We all long to experience a sense of inner wholeness and guidance, but today's notions of healing and recovery too often keep us focused on our brokenness, on our deficiencies rather than our strengths. Wayne Muller's luminous new book gently guides us to the place where we are already perfect, already blessed with the wisdom we need to live a life of meaning, purpose and grace.
He starts, as do so many spiritual teachers, with simple questions: Who am I? What do I love? How shall I live, knowing I will die? What is my gift to the family of the earth? He then takes us deeper, exploring each question through transformative true stories. We meet men and womenWayne's neighbors, friends, patientswho have discovered love, courage, and kindness even in the midst of sorrow and loss. And through them we glimpse that relentless spark of spiritual magic that burns within each of us.
Woven throughout are contemplations, daily practices, poems, and teachings from the great wisdom teachings. Page by page, we become more awake to the joy and mystery of this precious human life, and to the unique gifts every one of us has to offer the world.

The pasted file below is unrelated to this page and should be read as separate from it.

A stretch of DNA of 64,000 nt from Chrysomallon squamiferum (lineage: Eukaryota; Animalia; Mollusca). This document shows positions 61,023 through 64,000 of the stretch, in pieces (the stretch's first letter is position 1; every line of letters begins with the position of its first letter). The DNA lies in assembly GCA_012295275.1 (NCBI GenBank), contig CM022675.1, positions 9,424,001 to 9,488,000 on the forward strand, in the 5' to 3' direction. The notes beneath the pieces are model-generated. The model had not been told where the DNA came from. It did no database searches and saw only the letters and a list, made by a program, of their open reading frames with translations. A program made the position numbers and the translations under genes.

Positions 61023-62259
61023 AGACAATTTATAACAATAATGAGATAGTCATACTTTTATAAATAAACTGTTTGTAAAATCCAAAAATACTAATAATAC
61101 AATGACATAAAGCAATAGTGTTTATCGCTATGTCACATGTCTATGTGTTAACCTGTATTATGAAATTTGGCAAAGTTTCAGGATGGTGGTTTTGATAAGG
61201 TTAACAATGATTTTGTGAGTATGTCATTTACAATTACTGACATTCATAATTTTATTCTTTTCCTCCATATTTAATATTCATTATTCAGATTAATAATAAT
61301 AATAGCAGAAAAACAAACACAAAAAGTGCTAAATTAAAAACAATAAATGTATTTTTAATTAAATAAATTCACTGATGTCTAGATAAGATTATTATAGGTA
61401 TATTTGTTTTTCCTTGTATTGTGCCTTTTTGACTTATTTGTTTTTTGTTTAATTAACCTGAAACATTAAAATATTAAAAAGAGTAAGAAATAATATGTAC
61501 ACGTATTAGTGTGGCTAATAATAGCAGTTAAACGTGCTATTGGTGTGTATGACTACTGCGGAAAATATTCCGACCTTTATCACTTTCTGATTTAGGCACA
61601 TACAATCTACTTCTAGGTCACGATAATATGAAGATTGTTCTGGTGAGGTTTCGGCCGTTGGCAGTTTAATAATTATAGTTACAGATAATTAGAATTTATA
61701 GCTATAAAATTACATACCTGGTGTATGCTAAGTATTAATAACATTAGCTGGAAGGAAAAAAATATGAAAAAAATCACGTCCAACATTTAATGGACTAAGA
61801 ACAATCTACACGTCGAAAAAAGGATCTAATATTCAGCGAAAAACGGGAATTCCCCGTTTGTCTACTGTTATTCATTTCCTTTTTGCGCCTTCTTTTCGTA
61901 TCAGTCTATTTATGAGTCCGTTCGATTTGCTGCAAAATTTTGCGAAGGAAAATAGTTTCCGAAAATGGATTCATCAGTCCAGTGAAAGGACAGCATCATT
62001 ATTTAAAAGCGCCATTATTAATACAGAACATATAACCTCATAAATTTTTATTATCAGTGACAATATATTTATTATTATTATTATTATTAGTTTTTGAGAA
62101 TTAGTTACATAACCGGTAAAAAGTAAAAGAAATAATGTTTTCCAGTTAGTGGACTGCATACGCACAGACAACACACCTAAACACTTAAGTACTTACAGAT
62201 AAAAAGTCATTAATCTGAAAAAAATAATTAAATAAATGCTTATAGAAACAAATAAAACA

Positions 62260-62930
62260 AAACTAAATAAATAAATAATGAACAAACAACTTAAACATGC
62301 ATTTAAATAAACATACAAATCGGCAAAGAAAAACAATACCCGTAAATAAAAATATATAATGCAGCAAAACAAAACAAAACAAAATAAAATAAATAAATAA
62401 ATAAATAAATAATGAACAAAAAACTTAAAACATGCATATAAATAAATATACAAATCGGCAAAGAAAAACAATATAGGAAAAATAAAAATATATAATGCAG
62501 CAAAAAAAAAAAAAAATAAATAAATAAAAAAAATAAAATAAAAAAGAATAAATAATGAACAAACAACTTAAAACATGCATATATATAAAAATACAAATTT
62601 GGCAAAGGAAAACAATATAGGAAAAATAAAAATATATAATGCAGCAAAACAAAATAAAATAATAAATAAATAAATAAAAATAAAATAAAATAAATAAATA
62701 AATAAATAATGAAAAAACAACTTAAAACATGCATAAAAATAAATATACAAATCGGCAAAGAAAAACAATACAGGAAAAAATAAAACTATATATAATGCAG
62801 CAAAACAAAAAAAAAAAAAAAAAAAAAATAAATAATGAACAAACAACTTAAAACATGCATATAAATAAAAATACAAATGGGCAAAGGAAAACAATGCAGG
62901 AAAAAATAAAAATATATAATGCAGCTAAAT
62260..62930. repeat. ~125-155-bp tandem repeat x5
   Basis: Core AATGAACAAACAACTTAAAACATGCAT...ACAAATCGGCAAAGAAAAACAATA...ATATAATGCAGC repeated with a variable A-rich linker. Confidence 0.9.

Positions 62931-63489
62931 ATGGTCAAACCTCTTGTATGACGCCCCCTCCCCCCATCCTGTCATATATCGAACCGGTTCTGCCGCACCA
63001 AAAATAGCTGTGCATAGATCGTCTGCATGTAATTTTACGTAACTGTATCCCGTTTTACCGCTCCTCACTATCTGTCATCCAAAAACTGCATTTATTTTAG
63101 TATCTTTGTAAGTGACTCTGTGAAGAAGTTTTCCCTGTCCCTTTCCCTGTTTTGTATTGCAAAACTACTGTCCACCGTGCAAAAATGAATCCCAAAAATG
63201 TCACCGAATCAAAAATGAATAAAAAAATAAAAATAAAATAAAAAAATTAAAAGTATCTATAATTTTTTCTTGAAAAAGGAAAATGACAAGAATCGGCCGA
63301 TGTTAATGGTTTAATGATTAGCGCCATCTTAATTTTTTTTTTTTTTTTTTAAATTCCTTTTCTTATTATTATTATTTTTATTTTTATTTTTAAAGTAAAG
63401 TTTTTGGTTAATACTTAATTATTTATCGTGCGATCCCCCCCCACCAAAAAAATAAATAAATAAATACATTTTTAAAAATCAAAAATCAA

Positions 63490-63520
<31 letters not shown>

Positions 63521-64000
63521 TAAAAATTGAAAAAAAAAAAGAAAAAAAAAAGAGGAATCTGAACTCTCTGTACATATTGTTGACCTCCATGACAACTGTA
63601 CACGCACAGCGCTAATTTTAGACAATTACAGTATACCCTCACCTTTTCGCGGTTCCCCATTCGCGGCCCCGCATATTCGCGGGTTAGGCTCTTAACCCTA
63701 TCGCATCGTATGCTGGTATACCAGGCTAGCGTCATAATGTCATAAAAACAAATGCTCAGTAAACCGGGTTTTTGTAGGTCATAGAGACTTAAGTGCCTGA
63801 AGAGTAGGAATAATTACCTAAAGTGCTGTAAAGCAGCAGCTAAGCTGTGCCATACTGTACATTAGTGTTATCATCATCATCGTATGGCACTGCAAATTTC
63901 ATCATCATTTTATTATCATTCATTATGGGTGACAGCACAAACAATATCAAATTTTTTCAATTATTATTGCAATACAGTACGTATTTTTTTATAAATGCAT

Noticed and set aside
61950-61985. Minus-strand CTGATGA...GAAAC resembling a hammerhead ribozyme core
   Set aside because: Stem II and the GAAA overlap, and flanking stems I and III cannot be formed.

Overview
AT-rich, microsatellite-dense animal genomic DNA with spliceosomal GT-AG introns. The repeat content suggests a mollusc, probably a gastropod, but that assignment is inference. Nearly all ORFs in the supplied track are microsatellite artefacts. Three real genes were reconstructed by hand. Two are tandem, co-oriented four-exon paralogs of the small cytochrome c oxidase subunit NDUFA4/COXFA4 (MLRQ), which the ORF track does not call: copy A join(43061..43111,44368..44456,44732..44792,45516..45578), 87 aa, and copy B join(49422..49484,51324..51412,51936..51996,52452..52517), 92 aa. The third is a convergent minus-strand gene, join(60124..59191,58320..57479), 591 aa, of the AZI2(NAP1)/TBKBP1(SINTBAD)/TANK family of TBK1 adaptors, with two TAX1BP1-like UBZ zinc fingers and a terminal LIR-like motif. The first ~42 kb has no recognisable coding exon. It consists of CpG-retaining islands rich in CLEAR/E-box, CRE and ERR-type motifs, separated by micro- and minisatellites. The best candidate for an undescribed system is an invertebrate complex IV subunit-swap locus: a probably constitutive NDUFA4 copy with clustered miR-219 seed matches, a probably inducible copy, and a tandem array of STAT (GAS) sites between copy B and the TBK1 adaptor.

"It is not the act but the awareness, the vitality, and the kindness we bring to our work that allows it to become sacred," proclaims Muller (Legacy of the Heart, 1992), the therapist who founded Bread for the Journey, a charitable organization in New Mexico. In this gentle work, Muller assures us that pain and sorrow need not leave us broken but, instead, can break us open to a deeply felt life. He asks four basic questions: "Who am I?"; "What do I love?"; "How shall I live, knowing I will die?"; "What is my gift to the family of the Earth?" His answers unfold through advice illustrated with numerous stories of people finding joy and peace in simple pleasures and human companionship. One man at the end of a terminal illness stumbles outside to feel the sun on his face; his ecstasy reminds Muller of how "quickly... beautiful things become commonplace" if we don't honor both "our sorrow and our joy," as the man apparently did. Someone buys a cookie for a stranger; another cooks a meal for a friend. Gifts need not be ostentatious, Muller shows, to embody a fruitful spirituality. In this wise and comforting book, Muller, by delving beyond jargon and theory, offers a glimpse into the heart of living well. (July)